Now that the flow of tears has slowed and family and friends have joined together to provide strength and remember one of the greatest men Lawrence ever has known, it’s time to start thinking of a way to honor Dr. Bob Frederick.
The most obvious option would be the one thing that seems to be done throughout sports without becoming trite and tired.
You’ve seen them on countless uniforms throughout the years, and there’s no reason to think that KU couldn’t spring for the black patches with the letters “BF” on them for its athletic teams to wear proudly during the 2009-10 seasons.
Every team at KU should wear them, from the men’s basketball team right down to the rowing team, because every team benefited from Frederick’s devotion to the university.
In all honesty, this quest — honoring the kind of man who made many feel like he was a part of their family — is bigger than one school. It should be about more than a couple dozen college teams wearing his initials on their sleeves.
Why not incorporate Lawrence High into this as well?
It might seem silly to have a major university and a high school pay tribute to someone in the same way. But does anything speak to the concept of “community” more than seeing the same patches on high school basketball jerseys and college football helmets?
Did anyone represent community quite like Frederick?
Frederick’s passing proved to be a tragic blow to an entire community. Beyond his ties to KU as an athletic director or Lawrence High as a former basketball coach, we lost a friend, a mentor, a father, an ambassador. We lost a familiar face and a friendly smile.
Former Lawrence High boys basketball coach Chris Davis coached Mark Frederick, one of Bob Frederick’s four sons, and spent many hours with the family’s patriarch both in and out of the basketball context.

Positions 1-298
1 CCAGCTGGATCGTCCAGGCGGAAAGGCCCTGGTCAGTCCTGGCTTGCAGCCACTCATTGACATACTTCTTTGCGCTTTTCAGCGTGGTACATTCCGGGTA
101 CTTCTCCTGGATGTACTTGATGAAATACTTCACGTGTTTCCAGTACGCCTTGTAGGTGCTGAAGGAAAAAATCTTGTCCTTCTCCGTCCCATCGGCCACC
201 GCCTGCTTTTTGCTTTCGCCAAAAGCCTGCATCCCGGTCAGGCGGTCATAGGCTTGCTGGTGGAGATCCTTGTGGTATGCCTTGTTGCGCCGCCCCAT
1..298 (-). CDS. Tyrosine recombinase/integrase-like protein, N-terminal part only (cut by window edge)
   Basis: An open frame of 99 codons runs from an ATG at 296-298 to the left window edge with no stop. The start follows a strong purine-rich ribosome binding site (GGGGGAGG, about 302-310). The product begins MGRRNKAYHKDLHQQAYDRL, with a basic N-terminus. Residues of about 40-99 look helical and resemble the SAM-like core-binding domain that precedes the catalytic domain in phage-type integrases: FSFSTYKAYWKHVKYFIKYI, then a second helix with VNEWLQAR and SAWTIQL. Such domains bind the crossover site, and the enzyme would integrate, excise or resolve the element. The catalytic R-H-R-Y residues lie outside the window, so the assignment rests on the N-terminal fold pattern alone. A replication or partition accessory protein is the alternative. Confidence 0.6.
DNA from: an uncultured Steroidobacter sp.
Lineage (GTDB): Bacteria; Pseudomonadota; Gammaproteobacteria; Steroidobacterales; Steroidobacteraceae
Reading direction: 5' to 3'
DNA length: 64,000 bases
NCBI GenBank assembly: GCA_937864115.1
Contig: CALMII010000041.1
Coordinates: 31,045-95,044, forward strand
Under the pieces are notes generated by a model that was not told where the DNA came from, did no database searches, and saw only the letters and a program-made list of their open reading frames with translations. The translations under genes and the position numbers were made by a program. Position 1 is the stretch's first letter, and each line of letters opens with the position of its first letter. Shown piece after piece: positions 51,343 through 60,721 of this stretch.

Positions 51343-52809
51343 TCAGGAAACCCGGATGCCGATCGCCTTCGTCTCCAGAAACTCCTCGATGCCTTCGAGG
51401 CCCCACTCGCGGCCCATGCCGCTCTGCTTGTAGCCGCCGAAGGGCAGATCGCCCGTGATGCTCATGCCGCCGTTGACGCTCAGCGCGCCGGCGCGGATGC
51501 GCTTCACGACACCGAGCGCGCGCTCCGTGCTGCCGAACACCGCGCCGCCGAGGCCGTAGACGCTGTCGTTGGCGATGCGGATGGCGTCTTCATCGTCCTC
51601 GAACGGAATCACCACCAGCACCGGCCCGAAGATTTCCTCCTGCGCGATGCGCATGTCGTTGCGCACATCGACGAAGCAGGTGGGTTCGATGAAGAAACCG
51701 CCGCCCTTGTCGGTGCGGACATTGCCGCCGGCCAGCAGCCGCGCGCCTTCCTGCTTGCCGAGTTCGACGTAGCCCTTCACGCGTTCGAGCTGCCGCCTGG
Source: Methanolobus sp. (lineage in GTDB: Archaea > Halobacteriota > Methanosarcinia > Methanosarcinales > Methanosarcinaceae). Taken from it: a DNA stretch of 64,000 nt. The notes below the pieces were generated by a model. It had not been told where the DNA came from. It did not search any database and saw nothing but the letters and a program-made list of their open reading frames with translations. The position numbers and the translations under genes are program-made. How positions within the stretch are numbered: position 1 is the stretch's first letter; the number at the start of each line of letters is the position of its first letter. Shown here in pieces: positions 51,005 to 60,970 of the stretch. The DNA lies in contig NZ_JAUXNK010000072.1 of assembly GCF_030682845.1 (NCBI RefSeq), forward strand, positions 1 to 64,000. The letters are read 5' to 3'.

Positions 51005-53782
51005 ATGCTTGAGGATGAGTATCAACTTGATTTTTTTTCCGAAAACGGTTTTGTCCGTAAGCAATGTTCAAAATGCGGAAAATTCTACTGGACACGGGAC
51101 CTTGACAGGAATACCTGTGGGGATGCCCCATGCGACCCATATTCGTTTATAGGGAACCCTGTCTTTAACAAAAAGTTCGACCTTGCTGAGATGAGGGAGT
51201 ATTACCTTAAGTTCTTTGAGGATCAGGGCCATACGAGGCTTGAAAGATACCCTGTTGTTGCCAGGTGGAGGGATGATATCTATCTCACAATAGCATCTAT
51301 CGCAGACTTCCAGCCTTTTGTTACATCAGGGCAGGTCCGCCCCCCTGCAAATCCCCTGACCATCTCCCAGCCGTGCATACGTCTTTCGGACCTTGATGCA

Last month, Davis announced his retirement from coaching, citing a desire to find a way to re-emphasize the things that were most important to him: sportsmanship, strong character, leading by example. All are traits that Davis developed in no small way because of his relationship with Frederick.
“He was as positive a mentor as I could have had,” Davis said. “Sportsmanship and the way you carried yourself and the way you led young men were very important to him, and I learned a lot about those things from him. Working to improve things in those areas is a road I want to go down, and I can’t think of a better way to honor a man like Bob Frederick than to do something to make a difference.”
There’s no doubt that scholarship foundations, awards, perhaps even buildings or monuments soon will find themselves associated with Bob Frederick’s name. They ought to. Stopping short of honoring him the way he made many of us feel so honored to know him would be a shame.
After such a tragedy rocks the lives of such wonderful people, we have to believe that there is a reason for it all. Frederick, throughout his life and beyond, was a powerful enough presence to inspire the good in people and encourage change where it’s needed most.
It’s too bad the space on those little black patches is so limited.